Florence Beatrice Price was born on 9 April 1888 in Little Rock, Arkansas. She studied composition and organ at New England Conservatory in Boston and afterwards taught as a pianist in the music department at Shorter College in Arkansas (1906-1910) and Clark University in Georgia (1910-1912). In 1926 Florence Price and her family moved to Chicago to evade the racial hatred she was surrounded with. In this city, her musical career flourished and many opportunities presented themselves for her to develop her talents as a teacher and professional musician. Seizing the chance to further her education, Price enrolled at the Chicago Music College, where she studied orchestration and harmony under such illustrious instructors as Carl Busch, Wesley La Violette and Arthur Olaf Anderson. It was also during this period of her life that Price met Leo Sowerby, who was an influential composer of church music.
It was in the early 1930s that her career rose to new heights. Price's first major orchestral work was the Symphony in E minor premiered by the Chicago Symphony in 1933. This event was quite unique for its time, as this work was the first symphonic essay by an Afro-American woman to be performed by a major orchestra. This performance solidified the composer's reputation as a concert pianist and composer, and Price's popularity would continue to grow. John Alden Carpenter, a prominent composer of the time, was a great admirer of Price's work and, through his advocacy, Price became a member of the National Association for American Composers and Conductors.
Price's music is so good it even attracted, back then, the talents of renowned singer Marian Anderson who performed 'Songs of the Dark Virgin' to great public acclaim. Throughout her career, Florence Price achieved many notable accomplishments and was admired by both audiences and fellow musicians. Publishers always looked forward to making her compositions accessible to all concerned. Despite setbacks due to prejudice of race and gender, her wonderful compositions came to be enjoyed by a wide audience worldwide, and in many respects this courageous composer remains today a formidable representative of the musical culture that flourished during the Harlem Renaissance of the 1920s and 30s. Price died on 3 June 1953, aged sixty-five.
The variety of genres represented on this release - overtures, tone poems and dances - place Price's immense artistic imagination on full display. Opening the album, the two overtures show her deep connections to the repertoire of spirituals dating from Black enslavement. Concert Overture No 1 (1939), a rumination on the spiritual 'Sinner Please Don't Let This Harvest Pass', unfolds in a series of episodes that state the theme in its totality or present it as fragments with shifting orchestral colours and unsettled harmonies. A beautiful choral tune and a brass fanfare offer distinct emotional contrasts.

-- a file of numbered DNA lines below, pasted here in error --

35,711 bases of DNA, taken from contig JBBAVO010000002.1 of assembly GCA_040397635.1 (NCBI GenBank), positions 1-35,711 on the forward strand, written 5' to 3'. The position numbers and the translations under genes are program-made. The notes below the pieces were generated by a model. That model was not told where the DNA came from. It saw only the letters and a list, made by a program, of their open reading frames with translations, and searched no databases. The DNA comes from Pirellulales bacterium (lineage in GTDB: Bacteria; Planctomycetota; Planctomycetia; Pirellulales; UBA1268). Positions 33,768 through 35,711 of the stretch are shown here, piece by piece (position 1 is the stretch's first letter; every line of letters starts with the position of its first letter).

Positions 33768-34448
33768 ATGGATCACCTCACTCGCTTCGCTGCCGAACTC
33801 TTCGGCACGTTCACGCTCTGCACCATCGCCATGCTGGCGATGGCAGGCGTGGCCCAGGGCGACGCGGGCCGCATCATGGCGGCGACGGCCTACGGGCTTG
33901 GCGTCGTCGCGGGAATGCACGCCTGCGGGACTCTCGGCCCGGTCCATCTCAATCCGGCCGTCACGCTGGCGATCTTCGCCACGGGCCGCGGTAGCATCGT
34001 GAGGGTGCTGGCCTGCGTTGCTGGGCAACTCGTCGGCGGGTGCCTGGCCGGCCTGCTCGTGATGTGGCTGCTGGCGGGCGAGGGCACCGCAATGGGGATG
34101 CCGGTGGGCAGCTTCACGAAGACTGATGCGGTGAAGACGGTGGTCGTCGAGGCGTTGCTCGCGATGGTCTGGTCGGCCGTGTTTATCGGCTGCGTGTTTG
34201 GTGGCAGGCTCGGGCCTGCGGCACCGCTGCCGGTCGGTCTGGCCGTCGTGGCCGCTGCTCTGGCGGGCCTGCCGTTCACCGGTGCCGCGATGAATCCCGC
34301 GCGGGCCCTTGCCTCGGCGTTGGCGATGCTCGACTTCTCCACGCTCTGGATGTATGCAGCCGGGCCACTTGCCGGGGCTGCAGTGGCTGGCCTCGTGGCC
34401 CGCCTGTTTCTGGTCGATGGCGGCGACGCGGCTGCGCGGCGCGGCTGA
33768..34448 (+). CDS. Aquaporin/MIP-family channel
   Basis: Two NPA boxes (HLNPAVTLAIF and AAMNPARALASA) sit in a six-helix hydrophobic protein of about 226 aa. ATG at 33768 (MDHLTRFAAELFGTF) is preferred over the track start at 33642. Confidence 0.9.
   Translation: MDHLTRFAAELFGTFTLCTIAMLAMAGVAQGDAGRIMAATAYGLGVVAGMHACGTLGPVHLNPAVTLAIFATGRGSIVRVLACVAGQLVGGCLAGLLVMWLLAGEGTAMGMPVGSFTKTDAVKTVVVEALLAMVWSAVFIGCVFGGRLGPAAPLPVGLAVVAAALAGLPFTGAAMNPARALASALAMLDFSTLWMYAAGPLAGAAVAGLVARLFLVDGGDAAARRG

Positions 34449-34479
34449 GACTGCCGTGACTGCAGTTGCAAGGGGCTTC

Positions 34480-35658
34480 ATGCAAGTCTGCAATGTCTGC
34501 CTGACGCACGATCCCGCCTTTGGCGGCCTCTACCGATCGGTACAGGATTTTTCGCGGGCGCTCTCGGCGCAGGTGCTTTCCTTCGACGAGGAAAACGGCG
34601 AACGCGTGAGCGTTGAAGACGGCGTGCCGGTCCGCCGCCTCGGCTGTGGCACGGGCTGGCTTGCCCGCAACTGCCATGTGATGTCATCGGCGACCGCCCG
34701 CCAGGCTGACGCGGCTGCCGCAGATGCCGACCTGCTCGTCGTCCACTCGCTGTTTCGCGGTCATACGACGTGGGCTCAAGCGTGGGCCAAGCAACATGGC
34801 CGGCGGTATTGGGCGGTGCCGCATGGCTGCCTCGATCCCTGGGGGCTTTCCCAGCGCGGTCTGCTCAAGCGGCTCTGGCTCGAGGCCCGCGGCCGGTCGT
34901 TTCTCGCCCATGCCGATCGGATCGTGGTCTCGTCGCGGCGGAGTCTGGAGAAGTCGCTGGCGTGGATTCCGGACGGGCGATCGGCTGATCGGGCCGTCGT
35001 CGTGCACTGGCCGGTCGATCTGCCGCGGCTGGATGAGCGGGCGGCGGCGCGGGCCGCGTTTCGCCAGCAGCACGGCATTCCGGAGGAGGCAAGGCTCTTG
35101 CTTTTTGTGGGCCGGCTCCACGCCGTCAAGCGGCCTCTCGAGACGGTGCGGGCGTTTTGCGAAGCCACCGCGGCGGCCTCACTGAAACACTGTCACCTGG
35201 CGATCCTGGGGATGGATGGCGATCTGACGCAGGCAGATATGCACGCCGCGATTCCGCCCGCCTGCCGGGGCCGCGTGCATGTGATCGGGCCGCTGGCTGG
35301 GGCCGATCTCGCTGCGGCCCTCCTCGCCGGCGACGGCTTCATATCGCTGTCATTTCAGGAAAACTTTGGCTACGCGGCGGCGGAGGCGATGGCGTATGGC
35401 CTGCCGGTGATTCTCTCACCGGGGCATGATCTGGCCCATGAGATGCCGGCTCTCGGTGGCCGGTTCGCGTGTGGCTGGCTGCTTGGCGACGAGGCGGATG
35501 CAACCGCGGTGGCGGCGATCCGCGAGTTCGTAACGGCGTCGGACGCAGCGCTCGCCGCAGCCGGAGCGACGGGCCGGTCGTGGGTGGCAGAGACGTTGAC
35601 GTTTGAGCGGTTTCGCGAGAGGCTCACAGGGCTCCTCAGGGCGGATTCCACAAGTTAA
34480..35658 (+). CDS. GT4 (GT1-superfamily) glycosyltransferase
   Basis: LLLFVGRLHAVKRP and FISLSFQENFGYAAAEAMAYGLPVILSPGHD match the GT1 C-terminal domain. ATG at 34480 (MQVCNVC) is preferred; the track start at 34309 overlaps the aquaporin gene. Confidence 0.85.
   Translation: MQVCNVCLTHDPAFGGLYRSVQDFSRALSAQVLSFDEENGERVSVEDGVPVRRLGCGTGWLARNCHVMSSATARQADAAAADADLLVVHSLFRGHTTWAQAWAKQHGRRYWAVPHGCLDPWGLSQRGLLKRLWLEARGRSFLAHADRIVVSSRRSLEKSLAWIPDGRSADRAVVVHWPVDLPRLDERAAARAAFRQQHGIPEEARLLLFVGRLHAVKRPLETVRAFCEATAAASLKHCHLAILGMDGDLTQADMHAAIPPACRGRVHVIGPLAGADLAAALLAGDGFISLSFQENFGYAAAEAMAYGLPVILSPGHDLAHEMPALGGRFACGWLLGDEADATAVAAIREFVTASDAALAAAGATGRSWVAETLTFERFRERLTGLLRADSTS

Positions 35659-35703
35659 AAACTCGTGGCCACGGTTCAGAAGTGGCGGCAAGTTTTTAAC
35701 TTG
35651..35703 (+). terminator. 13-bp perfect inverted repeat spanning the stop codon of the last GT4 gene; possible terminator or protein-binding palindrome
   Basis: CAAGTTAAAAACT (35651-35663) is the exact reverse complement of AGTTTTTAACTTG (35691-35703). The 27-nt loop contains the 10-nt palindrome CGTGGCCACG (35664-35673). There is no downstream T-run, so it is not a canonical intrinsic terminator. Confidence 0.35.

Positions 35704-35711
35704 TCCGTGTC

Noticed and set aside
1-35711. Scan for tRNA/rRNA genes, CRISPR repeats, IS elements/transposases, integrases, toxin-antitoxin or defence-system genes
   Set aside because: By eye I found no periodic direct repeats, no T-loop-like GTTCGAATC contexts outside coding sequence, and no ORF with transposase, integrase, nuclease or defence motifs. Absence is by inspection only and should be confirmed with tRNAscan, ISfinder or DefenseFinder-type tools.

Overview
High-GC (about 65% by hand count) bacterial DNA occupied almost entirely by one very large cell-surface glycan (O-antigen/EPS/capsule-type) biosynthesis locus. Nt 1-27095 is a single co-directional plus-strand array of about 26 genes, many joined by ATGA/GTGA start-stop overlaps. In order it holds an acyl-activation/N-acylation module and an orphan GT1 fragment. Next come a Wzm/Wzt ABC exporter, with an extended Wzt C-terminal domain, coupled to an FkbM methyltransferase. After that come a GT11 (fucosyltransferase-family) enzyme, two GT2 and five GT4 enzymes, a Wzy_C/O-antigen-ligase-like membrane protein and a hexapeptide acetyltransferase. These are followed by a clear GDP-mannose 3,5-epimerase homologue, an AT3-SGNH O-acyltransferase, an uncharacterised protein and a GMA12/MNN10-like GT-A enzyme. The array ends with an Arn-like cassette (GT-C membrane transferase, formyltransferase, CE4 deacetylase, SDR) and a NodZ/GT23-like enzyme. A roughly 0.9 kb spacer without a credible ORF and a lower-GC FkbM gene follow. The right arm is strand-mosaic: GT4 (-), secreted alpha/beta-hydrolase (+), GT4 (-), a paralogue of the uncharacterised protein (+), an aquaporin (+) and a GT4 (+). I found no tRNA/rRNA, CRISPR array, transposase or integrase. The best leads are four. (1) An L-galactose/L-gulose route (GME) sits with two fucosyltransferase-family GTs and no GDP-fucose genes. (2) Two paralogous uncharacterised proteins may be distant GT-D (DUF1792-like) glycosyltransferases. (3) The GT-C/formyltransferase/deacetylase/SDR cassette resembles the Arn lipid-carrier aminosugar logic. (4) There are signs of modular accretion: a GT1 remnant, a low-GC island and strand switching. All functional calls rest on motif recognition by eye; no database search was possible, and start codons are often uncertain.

Listen — Florence Price: Concert Overture No 1
(8.559920 track 1, 8:46-9:44) ℗ 2022 Naxos Rights (Europe) Ltd :
The first half of Concert Overture No 2 (1943) presents three miniature scenes in rapid succession. Based on three spirituals, the musical character of these sections moves from sombre to poignant to ebullient. The more abstract second half combines melodic fragments from the three previous sections into a unified portrait that closes with a return to the profundity of Moses' cry for liberation found in the spiritual 'Go Down, Moses'.
Price's tone poems Songs of the Oak and The Oak, both dating from 1943, are two different propositions. The first is a tour-de-force of Hollywood influenced picturesque musical storytelling, replete with imitations of woodland creatures interacting with the mighty oak tree that seems to protect them from danger. All this is described in several statements given by a full complement of brass. Tolling chimes close the piece as the stoic oak appears to stand unshaken for eternity.
Listen — Florence Price: Songs of the Oak
(8.559920 track 3, 2:37-3:30) ℗ 2022 Naxos Rights (Europe) Ltd :
The Oak shares certain sonic elements - powerful brass and fluttering woodwinds, for example - and unfolds in a series of internally anxious, almost Wagnerian, episodes that ultimately end in tragedy.
The composer maintained an abiding interest in dance as an integral part of African American life, and American life more generally, once writing: 'Rhythm is of preeminent importance. In the dance it is a compelling, onward-sweeping force that tolerates no interruption'. Colonial Dance is a rollicking affair in triple time with a melody marked by the so-called Scotch snap, or emphasis on the second beat of the measure, giving it an angular but propulsive character. A contrasting middle section highlights pizzicato strings accompanied by bells.
Listen — Florence Price: Colonial Dance
(8.559920 track 5, 2:37-1:51) ℗ 2022 Naxos Rights (Europe) Ltd :
Arguably, Price's best-known piece is the Suite of Dances (1951), on this disc in a full orchestral version of her charming Three Little Negro Dances for solo piano. The movements in the original are entitled 'Hoe Cake', 'Rabbit Foot' and 'Ticklin Toes', and here Price's ear for orchestral colouring grants each dance a piquancy all of its own.
Listen — Florence Price: Allegro molto (Suite of Dances)
(8.559920 track 8, 0:54-1:14) ℗ 2022 Naxos Rights (Europe) Ltd :
These are works brimming with melodic invention and heartfelt sincerity, and tone and structure are ingeniously crafted. John Jeter and his Württembergische Philharmonie Reutlingen provide truly splendid performances, vibrant and often pulsating, and superbly balanced. This is a highly commendable issue in the ongoing Naxos cycle dedicated to American Classics that should be in your collection without further delay.
Copyright © 14 December 2022